Posts Tagged ‘EGX’

Grossing You Out This Spring: Slain

By Ben Barrett on October 4th, 2014.

Huge guts.

In much the same way that it’s okay when it’s zombies, retro decapitate-’em-up Slain relies on developer Andrew Gilmour’s gorgeous pixel art to make it’s gore-splattering slightly less horrifying. It’s an action platformer featuring a two stage system of seven levels each comprising a side-scrolling wilderness and vertical-scrolling tower. The outside areas will usually be combat orientated and denser with enemies, while the towers have more puzzles and traps. Hero Bathoryn uses a ludicrously large sword to cleave his way through these and anything else that happens to be in the way. Trailer and thoughts on the EGX demo build below.

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Heat Signature: Hands-On With The Gunpoint Follow-Up

By Alec Meer on October 2nd, 2014.

Important proviso – all screens and video in this piece show placeholder art. The finished Heat Signature will apparently look very different – there are some hints to its possible final appearance here, however.

“I think the subtitle of the game should be ‘You Can Go Inside The Spaceships’,” jokes Heat Signature dev Tom Francis as he shows me his follow-up to break-out hit Gunpoint at EGX last week. “I can already tell it’s going to have the Gunpoint problem where I say ‘I made a game called Gunpoint’ and they say ‘I don’t think I’ve heard of that’, then I explain what the game is and they’re “oh yeah, I’ve heard of that, but I just didn’t remember the name because it has nothing to do with what you do in it.” A pause. “This does have heat in it, at least.”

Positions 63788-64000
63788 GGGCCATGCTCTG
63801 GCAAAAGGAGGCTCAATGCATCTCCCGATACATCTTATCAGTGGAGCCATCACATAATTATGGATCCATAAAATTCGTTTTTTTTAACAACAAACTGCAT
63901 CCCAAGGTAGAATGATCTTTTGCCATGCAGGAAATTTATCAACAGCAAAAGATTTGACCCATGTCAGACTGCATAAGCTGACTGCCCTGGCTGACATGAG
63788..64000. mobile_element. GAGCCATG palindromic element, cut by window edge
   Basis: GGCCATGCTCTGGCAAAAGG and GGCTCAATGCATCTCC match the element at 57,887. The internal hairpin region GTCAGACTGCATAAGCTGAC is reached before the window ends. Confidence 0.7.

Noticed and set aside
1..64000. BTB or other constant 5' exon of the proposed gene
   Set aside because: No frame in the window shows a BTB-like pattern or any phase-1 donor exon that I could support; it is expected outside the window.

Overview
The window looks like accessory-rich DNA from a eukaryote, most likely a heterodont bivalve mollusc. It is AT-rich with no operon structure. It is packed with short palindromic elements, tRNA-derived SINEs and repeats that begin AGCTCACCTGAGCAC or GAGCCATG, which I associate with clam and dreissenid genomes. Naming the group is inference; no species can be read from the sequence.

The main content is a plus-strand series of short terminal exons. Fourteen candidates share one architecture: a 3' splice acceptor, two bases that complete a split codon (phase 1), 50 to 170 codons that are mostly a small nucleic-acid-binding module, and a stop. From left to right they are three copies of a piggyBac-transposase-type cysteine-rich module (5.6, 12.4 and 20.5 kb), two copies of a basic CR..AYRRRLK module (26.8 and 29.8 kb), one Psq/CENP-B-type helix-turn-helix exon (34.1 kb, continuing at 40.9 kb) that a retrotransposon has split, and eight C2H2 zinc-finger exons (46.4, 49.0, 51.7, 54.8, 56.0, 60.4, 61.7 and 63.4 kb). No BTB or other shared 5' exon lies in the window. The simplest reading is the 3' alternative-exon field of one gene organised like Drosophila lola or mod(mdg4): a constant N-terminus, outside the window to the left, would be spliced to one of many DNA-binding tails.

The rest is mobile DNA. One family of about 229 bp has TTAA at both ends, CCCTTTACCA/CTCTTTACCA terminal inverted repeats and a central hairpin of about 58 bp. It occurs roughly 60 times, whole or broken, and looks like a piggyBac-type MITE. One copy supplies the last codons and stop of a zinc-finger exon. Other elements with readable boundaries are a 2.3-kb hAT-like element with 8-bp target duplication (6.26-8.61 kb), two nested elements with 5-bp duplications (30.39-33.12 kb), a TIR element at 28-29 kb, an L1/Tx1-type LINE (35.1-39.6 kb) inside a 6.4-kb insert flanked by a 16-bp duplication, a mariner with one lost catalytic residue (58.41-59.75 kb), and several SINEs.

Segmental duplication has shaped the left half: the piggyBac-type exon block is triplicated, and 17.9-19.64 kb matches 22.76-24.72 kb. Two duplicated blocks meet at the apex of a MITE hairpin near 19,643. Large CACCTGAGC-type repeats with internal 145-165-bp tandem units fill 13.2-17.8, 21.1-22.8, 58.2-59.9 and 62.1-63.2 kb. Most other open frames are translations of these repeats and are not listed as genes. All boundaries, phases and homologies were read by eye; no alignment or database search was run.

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Open Call: Epic Offering EGX Floor Space To Unreal Devs

By Graham Smith on August 4th, 2014.

At any big gaming conference or expo I’ve been to there’s been a strong dividing line between mainstream and indie. Both are awful labels, but for sake of simplicity: the former fills cavernous halls with booths, music, and major publisher money, while the latter normally finds itself a corner of carefully curated darlings, most featuring sprite graphics and other symbols signalling that the game is made by one person or a small team.

What of single persons or small teams making indie games with the tools of the mainstream? Do developers making oddities within Unreal Engine 4 find they fall between two stalls, and so find no stall at all at gaming conferences? Would they benefit from Epic offering them one of eight spots at this year’s Eurogamer Expo?

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